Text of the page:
Hindu legend says that the deity Krishna, when a storm threatened his people, lifted India’s Mount Govardhana to shield the villagers from the rain, which lasted for seven days and seven nights. The legend has been widely depicted in various art forms, including a six-foot-tall, 2,000-pound stone stone statue, sculpted in the sixth century and now owned by the Cleveland Museum of Art. The museum purchased the sculpture in 1973, but it was fragmented and incomplete–until very recently, when 3D scanning and printing allowed for it to be fully restored.
When the museum acquired the statue, it was missing its arms and legs, the broken pieces of which were later rediscovered in the garden of a Belgian sculptor who had attempted his own failed reconstruction years ago. The Cleveland Museum of Art was able to restore most of the statue, including the legs and right arm, but they were unable to make a 432-pound fragment, which included the left hand holding up the mountain, fit. Concluding that the piece must not have been part of the original sculpture, the museum donated the fragment to the National Museum of Cambodia, which owns a similar statue.
The Cambodian museum attached the fragment to its own statue, but experts in Phnom Penh were skeptical that the fragment was a good fit. In 2014, conservator Bernard Porte of the École Française d’extrême Orient suggested that the two museums submit stone samples for petrological analysis, which confirmed that the crystalline structure of the sandstone fragment perfectly matched that of the Cleveland statue. Conveniently, in 2014 the fragment was included in a Metropolitan Museum of Art exhibit on early Southeast Asian sculpture, and representatives from Cleveland were authorized to 3D scan it while it was in the country.
A 3D scan was also taken of the statue in Cleveland, and the two pieces were digitally reattached on the screen. With assistance from Think[box], the engineering innovation lab at Case Western Reserve University, two 3D printed replicas of the statue and fragment were printed: one miniature, one life-sized. At both scales, the pieces fit together.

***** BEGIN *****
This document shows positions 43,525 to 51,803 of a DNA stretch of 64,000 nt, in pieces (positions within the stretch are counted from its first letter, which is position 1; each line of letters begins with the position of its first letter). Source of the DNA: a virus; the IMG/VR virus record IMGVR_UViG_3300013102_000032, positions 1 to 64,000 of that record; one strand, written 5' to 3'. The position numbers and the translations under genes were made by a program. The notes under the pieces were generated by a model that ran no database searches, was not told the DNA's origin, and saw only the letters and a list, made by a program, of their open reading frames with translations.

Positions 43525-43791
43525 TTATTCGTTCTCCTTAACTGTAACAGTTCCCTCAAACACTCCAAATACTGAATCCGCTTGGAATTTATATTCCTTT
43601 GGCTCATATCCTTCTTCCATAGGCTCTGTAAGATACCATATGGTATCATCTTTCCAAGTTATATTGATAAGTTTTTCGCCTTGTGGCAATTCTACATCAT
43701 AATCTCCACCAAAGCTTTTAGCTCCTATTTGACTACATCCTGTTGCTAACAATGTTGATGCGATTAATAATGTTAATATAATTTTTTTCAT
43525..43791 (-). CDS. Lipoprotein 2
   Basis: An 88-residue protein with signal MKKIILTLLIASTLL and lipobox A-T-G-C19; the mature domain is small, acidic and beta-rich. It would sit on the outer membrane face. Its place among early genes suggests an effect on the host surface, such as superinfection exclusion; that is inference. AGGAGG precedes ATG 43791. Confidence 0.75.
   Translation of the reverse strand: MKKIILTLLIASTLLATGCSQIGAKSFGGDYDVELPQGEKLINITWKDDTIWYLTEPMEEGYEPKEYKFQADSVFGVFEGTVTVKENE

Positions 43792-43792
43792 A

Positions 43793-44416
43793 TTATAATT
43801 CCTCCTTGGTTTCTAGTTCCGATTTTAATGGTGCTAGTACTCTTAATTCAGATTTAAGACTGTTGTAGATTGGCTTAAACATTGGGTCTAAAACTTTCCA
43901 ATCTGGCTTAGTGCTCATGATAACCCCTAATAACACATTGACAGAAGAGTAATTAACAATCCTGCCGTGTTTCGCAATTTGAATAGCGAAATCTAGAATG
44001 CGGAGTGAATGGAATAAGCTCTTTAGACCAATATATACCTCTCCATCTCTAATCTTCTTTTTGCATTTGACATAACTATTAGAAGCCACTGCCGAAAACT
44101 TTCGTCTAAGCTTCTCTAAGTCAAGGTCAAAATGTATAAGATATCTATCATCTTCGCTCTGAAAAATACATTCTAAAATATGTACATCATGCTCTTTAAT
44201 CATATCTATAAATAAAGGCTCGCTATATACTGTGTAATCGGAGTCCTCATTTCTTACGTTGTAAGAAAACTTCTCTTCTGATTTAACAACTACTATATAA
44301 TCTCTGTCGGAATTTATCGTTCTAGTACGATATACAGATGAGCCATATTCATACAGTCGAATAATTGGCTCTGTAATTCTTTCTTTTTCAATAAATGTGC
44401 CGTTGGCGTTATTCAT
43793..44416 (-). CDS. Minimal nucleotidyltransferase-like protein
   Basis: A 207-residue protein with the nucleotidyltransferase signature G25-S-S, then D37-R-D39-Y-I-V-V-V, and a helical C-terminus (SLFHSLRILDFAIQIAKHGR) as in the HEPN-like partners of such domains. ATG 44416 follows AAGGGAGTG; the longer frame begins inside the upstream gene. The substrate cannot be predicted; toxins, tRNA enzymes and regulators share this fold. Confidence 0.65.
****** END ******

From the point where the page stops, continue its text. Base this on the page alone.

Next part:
Sonya Quintanilla, curator of Indian and Southeast Asian art at the museum, said that she suspects the inability to fit the pieces together in 1973 was because, lacking today’s technology, the fragment was simply too heavy to adjust with the subtlety needed to ascertain a correct fit. With lightweight, 3D printed models, this wasn’t a problem.
When presented with the new evidence, National Museum of Cambodia director Kong Vireak agreed to return the fragment to Cleveland so that it could be reunited with the rest of the sculpture. In later October, the fragment was shipped back to the Cleveland Museum of Art, and the museum began the process of disassembling and reassembling the statue, making adjustments where needed to accommodate the new piece. Before any actual work takes place on the statue, the disassembly and reassembly will be done using the 3D printed models.
“We want to minimize handling of delicate stone surfaces,” said Quintanilla, adding, “It’s wonderful. We’re going to be able to reunite Krishna.”
3D printing and scanning has been playing a large role for museums in digitizing and archiving collections. Now it’s becoming apparent that it can also be used to great success in the restoration of ancient artifacts. For the Cleveland Museum of Art, which recently underwent a multi-million dollar expansion, the restoration of a statue that has been incomplete since its acquisition seems to be part of a trend in revitalizing the city’s art. Let’s hear your thoughts on this story here.
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